“I allowed my glass of 1964 Taylor’s Very Old Single Harvest Port a couple of hours to open up in the glass, monitoring its evolution along the way. It is not a shy or retiring Port. Clear mahogany in color with a slight green tinge on the rim, the nose races out of the blocks like a young terrier let free in the garden, with intense aromas of grilled walnut, smoke, brown sugar, hints of caramel and a fug of alcohol that ebbs with time. The palate is smooth and honeyed on the entry, a very seductive Port wine, quite sumptuous in style, but with enough volatile lift to maintain fieriness toward the viscous finish. I speculate that had the 1963s not been so prodigious, Taylor Fladgate would have elected to follow their 1960 declaration with a 1964. That is all in the past. It is a delicious Port firing on all cylinders, ready to drink and enjoy now rather than cellar.” Neil Martin
It is floral, fragrant and delicate, with lime and citrus aromas enhancing a fresh and fruity palate.
A bright blush in the glass the aromas are fragrant with strawberry and raspberry aromas dominating with an attractive hint of peppermint playing in the background. The palate offers a well balanced and elegant affair with minimal sweetness and shows off the strawberry and raspberry notes from the nose. Dry Style with natural fruit sweetness.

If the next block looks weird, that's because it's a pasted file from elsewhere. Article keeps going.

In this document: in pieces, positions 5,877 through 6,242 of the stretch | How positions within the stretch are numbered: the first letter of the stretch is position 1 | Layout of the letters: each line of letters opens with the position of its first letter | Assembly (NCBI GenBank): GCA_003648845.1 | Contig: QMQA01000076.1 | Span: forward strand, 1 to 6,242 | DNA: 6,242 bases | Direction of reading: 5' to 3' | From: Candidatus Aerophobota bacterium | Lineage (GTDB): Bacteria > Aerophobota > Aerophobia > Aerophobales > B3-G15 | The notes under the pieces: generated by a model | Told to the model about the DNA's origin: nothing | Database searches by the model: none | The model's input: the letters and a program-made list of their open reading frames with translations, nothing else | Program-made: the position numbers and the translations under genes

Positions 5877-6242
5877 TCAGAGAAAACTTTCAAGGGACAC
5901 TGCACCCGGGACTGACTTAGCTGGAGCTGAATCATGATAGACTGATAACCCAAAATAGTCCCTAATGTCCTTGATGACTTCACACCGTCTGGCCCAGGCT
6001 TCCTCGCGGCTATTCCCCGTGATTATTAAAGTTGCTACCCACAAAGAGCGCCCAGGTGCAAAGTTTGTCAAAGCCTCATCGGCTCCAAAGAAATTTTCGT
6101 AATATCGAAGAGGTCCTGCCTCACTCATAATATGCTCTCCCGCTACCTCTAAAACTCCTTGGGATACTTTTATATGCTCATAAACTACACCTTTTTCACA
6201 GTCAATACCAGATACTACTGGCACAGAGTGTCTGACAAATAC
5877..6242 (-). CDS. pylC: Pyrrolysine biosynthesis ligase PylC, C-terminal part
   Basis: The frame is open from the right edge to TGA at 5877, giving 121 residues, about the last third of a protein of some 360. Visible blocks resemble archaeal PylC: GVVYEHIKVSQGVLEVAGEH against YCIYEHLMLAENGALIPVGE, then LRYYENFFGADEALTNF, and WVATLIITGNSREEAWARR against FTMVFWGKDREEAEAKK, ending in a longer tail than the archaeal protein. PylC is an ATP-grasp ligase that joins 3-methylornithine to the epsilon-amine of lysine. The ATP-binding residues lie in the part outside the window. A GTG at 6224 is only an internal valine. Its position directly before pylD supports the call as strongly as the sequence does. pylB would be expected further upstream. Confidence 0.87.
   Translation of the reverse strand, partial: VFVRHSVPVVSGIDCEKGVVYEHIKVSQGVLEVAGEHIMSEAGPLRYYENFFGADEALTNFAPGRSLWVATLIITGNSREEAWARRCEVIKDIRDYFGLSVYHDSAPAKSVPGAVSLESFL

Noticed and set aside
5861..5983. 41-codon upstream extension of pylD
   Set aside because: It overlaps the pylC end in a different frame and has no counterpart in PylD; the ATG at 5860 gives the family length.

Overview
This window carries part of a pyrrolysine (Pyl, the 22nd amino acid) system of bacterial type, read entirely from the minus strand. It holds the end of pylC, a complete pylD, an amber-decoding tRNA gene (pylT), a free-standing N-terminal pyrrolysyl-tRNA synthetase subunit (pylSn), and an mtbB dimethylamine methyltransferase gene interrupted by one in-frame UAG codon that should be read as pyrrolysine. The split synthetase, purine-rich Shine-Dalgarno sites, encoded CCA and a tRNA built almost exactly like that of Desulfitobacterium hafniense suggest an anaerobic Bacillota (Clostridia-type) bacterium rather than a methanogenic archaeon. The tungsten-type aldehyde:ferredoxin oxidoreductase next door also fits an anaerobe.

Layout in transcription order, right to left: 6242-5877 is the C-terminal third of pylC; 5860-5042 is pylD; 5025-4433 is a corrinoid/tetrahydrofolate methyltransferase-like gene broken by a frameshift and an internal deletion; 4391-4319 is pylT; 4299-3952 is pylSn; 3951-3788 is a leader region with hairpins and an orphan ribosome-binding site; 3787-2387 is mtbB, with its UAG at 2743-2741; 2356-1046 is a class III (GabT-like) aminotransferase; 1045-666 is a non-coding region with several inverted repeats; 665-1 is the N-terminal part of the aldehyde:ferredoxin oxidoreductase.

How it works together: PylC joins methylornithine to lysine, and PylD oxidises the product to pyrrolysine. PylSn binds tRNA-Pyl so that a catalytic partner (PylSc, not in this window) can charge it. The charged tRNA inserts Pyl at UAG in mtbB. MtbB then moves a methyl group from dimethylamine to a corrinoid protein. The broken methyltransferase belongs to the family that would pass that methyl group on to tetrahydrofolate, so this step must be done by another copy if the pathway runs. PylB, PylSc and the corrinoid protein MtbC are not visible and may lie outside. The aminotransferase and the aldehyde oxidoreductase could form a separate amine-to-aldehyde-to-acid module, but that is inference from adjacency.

86 Points Wine Enthusiast.
“Warm and ripe, this is a full-bodied rosé that has the weight and some of the tannins of a red wine. With its vivid pink color and sweet strawberry fruits, it’s fruity and ready to drink.” — R.V. (10/1/2014)
Beautifully elegant and complete wine from the most famous Vintage Port house, the perfect balance of power and refinement. As always, one of the most highly rated Ports of the 2007 vintage. A classic.
94-97 points Wine Spectator
“A classic baby Vintage Port nose of blackberry, currant and a little bit of green lemon leaf. Full-bodied and medium sweet. There’s a solid core of ripe fruit and powerful tannins, with grip. The real deal.”
100 Points tysonstelzer.com
“How can a wine of such monolithic proportions have such elegance, lift, poise and finesse? Laced with violets, cassis, rose petals, pepper, cloves, nutmeg and tremendous black fruits. Epic tannin presence and integration. Magical freshness and floral perfume, impeccable seamlessness and persistence.” Tyson Stelzer 2011-07-01
Deep ruby with violet edges. Perfumed and spicy with notes of blueberries. Round and full bodied palate with youthful fruit and integrated tannins. Finishes with good balancing acidity.
94 Points Wine Enthusiast.